So there we have it, 18 different types of memory benchmarked to within an inch of their life and to prove what? Well, one thing we’ve proved is that while even value memory may offer sustained levels of high speed operation, when you want to make it to the scary end of the spectrum above 250MHz you generally need to pay the price premium associated with “enthusiast” modules. Cheaper stuff may get you close, but at the very high-end we're afraid you really do get what you pay for.

If you're happy to settle for fast rather than fastest, it seems that reputations and price tags count for little in this game. Good chips on a poorly designed PCB and poor chips on a great PCB will both leave you wanting. And even if you have the best and fastest memory on the planet you still need a motherboard that can do it justice.

Evaluating performance at more reasonable frequencies is slightly easier, but also slightly fuzzier. Some of the benchmark results varied so widely that it was hard to understand what was really going on, and with various tests favouring different attributes and the surprisingly similar stock performance from many of the modules on test, it was almost an exercise in identifying the “Top Dogs”, the “Turkeys” and “The Rest”.

We hope you enjoyed this roundup and gleaned at least some information from the effort that went into it. As we hope you’ve seen, or will see when you glance through the benchmark results, memory is a very complex subject and pinning it down in performance terms isn’t as simple as you might imagine. We won’t let that stop us trying though.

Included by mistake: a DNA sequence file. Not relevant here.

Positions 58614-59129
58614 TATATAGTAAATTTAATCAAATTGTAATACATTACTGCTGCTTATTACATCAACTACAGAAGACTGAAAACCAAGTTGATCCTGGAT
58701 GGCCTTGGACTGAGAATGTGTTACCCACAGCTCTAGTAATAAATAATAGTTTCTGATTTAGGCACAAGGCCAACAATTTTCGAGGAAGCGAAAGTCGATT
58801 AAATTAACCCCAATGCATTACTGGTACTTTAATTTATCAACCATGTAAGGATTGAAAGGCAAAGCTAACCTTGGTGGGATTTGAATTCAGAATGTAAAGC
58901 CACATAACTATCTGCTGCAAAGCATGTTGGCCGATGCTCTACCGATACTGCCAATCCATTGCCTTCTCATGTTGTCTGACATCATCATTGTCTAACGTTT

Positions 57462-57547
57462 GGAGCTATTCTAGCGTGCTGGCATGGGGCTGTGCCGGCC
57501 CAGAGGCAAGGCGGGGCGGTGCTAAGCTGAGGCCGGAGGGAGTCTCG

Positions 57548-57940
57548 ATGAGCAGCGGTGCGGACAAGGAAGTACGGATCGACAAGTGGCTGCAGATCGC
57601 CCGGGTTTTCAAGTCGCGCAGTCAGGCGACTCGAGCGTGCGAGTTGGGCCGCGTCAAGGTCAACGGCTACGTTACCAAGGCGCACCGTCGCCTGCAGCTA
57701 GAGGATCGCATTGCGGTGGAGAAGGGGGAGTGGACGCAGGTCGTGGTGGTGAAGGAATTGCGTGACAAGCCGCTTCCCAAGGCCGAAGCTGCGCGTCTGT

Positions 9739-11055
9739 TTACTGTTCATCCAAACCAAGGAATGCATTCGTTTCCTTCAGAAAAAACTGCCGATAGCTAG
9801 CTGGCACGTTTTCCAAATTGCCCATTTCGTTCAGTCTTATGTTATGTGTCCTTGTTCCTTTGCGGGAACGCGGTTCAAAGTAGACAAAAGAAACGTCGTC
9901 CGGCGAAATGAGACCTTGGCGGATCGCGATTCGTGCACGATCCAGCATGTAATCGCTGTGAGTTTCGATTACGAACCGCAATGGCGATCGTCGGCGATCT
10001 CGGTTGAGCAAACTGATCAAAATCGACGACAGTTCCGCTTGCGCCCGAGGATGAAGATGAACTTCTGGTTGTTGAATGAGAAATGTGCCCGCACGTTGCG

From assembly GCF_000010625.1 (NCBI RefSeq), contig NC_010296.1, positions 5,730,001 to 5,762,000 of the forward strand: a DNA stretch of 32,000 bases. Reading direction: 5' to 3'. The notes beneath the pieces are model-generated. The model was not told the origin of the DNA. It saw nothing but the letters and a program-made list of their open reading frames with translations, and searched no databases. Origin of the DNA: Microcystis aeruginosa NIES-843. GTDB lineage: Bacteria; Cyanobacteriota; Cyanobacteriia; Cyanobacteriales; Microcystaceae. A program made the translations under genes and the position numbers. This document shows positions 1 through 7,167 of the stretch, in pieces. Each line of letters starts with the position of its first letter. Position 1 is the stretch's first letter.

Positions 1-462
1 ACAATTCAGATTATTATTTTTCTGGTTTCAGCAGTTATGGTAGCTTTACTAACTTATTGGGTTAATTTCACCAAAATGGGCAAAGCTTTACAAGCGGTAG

Finally we’ll pick out some winners. Remember that for our purposes, overclocking is more a pleasant bonus than an essential feature, and though we have made allowance for overclocking performance it hasn’t been given the same weight that it might have been given were we writing this roundup purely for enthusiasts.

Finally, benchmarks do a great job of highlighting strengths and weaknesses in products but it’s important to keep things in perspective. Most of us would not notice any tangible performance differences between even the fastest and slowest modules on test here when run at the processor’s default speed unless we were specifically looking for them. That’s not to say that faster isn’t better, it’s just not as critical as some would have us believe.

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